A hearing is scheduled for Monday.
Melancon, who now lives in Arkansas, declined to be interviewed. She said in an email that she wants the divorce, but the "avenues to pursue are vague and expensive." She did not elaborate.
The Mississippi Attorney General's office filed a motion to intervene on Nov. 15 that said the divorce petition should be dismissed.
Mississippi "has no obligation to give effect to California laws that are contrary to Mississippi's expressly stated public policy," the motion argues. "That legitimate policy choice precludes recognition of other States' same sex marriages for any reason, including granting a divorce."
Legal experts say getting Mississippi to recognize the marriage for any purpose is a longshot. Lawmakers amended state law in 1997 to say any same-sex marriage "is prohibited and null and void from the beginning. Any marriage between persons of the same gender that is valid in another jurisdiction does not constitute a legal or valid marriage in Mississippi."
In 2004, 86 percent of Mississippi voters approved an amendment placing a ban on same-sex marriage in the state constitution.
In his arguments for a divorce, Czekala-Chatham's lawyer, Wesley Hisaw, cites a recent ruling by the U.S. Supreme Court that struck down parts of the federal Defense of Marriage Act and ordered the U.S. government to recognize legal same-sex marriages. That has created a situation where same-sex couples "are married lawfully under the laws of the United States, but not under Mississippi law," Hisaw contends.
He also argues that bigamous and incestuous marriages are considered "void" in Mississippi, just like same-sex marriages, but bigamy and incest are also grounds for divorce.
"There can be no legitimate state purpose in allowing bigamous or incestuous couples to divorce and not allowing the same remedy to same-sex couples," he wrote.
Right-to-divorce cases have cropped up in some other states with constitutional bans on same-sex marriage. On Nov. 5, the Texas Supreme Court heard arguments about whether the state can grant divorces to gay couples married elsewhere.
The plaintiffs are couples from Austin and Dallas who married in Massachusetts and later filed for divorce in Texas. The Austin couple was granted a divorce, but Attorney General Greg Abbott intervened in the Dallas case and won an appeals court decision blocking a divorce.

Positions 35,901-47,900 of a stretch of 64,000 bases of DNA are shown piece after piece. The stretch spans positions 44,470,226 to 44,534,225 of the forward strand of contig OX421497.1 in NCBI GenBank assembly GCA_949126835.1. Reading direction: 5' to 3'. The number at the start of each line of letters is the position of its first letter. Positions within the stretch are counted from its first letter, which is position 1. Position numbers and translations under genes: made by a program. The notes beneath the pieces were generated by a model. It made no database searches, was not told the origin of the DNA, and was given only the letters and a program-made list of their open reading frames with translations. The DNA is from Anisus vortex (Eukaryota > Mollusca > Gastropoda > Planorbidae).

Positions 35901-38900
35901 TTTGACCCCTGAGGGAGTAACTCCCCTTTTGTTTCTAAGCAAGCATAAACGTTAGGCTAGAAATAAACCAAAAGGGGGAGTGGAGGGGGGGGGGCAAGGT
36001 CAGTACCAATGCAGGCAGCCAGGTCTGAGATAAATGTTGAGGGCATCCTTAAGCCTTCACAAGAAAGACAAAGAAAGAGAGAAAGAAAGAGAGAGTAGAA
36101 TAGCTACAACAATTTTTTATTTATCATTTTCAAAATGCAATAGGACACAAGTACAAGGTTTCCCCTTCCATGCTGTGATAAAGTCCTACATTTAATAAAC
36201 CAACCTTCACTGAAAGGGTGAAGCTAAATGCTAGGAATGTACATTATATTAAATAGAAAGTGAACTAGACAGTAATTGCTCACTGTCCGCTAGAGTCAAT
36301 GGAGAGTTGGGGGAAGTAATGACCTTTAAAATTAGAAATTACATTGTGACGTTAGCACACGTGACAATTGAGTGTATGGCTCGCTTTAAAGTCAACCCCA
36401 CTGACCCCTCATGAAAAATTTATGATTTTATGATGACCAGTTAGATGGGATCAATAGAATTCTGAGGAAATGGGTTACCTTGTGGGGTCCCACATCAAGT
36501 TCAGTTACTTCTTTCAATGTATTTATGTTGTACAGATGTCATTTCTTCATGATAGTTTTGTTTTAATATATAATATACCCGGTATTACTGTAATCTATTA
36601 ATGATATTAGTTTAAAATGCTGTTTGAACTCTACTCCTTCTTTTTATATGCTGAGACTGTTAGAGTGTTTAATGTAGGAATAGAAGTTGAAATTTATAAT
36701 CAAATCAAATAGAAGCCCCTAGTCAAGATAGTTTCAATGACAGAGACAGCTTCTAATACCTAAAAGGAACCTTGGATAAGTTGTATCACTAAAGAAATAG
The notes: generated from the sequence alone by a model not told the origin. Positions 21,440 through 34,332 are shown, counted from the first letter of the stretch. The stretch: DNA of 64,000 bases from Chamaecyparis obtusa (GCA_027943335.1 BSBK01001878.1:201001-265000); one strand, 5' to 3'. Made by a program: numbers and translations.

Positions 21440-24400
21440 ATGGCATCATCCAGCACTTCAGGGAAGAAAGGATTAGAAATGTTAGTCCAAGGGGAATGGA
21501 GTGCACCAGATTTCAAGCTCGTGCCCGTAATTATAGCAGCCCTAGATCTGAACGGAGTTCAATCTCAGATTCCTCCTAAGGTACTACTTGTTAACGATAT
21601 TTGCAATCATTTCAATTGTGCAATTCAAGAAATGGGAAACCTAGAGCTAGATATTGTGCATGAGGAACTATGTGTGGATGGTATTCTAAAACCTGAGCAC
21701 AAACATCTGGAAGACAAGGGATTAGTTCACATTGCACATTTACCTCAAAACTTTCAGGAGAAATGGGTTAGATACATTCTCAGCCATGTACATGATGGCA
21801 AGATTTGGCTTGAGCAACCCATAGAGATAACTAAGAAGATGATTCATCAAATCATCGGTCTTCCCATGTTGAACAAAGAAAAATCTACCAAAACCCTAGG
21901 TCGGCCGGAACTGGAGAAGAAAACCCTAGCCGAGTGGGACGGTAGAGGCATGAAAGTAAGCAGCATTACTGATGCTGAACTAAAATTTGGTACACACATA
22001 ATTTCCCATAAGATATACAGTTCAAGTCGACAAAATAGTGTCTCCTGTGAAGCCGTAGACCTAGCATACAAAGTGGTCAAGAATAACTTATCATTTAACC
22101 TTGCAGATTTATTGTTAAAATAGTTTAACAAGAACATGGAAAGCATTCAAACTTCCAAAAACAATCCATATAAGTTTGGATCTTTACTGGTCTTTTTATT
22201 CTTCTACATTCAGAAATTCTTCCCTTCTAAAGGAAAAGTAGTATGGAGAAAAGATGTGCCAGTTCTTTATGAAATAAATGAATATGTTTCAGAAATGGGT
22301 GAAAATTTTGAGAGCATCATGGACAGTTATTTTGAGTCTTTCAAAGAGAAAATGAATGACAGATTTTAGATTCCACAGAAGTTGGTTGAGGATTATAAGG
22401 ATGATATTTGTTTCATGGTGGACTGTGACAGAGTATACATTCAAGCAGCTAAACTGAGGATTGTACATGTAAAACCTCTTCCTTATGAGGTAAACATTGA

In the oral arguments, Assistant Attorney General James Blacklock argued there's no way for Texas to grant a divorce because of the constitutional ban.
"There's no marriage here," he said. "So there can be no divorce."
A similar case has just commenced in Kentucky, where two women married in Massachusetts are seeking a divorce.
At least one same-sex couple has been able to get a divorce in a state that doesn't officially recognize same-sex unions. In 2011, the Wyoming Supreme Court ruled that two women married in Canada could get a divorce in the state, reversing a ruling by a district judge.
While the issue of same-sex divorce has drawn increasing attention, there is little in the way of comprehensive data to help draw comparisons between the divorce rates of gay couples and heterosexual couples.
One of the few large-scale studies addressing the question was conducted by Michael Rosenfeld, a sociology professor at Stanford University. He assessed the breakup rates among about 3,000 couples since 2009, and concluded there was little difference between gay couples and straight couples.
Depending on a couple's circumstances, a host of weighty matters can be affected by the inability to divorce — division of property, child custody, health coverage for a spouse, the ability to get remarried. In some cases, the inability to divorce could mean that an estranged spouse would continue to receive spousal benefits even though the other partner wanted those benefits halted so he or she could move on to a new relationship.
"It's really problematic for people in getting on with their lives, being considered single again," said Kenneth Upton Jr., an attorney in the Dallas office of Lambda Legal, a national gay-rights group.
Crary reported from New York.